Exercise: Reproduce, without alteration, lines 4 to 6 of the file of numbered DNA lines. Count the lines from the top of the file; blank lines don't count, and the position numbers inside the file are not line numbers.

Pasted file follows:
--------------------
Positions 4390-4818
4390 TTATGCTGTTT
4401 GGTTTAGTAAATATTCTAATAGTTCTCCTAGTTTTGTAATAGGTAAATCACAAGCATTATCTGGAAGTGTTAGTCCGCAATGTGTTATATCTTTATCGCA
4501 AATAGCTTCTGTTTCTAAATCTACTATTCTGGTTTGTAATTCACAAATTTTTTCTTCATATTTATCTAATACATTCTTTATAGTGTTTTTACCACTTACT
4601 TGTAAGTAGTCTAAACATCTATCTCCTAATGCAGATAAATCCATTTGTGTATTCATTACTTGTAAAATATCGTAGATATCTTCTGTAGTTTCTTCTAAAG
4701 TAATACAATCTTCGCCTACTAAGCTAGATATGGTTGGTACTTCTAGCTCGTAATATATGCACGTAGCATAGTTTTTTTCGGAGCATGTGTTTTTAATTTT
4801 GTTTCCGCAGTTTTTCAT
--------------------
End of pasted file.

4501 AATAGCTTCTGTTTCTAAATCTACTATTCTGGTTTGTAATTCACAAATTTTTTCTTCATATTTATCTAATACATTCTTTATAGTGTTTTTACCACTTACT
4601 TGTAAGTAGTCTAAACATCTATCTCCTAATGCAGATAAATCCATTTGTGTATTCATTACTTGTAAAATATCGTAGATATCTTCTGTAGTTTCTTCTAAAG
4701 TAATACAATCTTCGCCTACTAAGCTAGATATGGTTGGTACTTCTAGCTCGTAATATATGCACGTAGCATAGTTTTTTTCGGAGCATGTGTTTTTAATTTT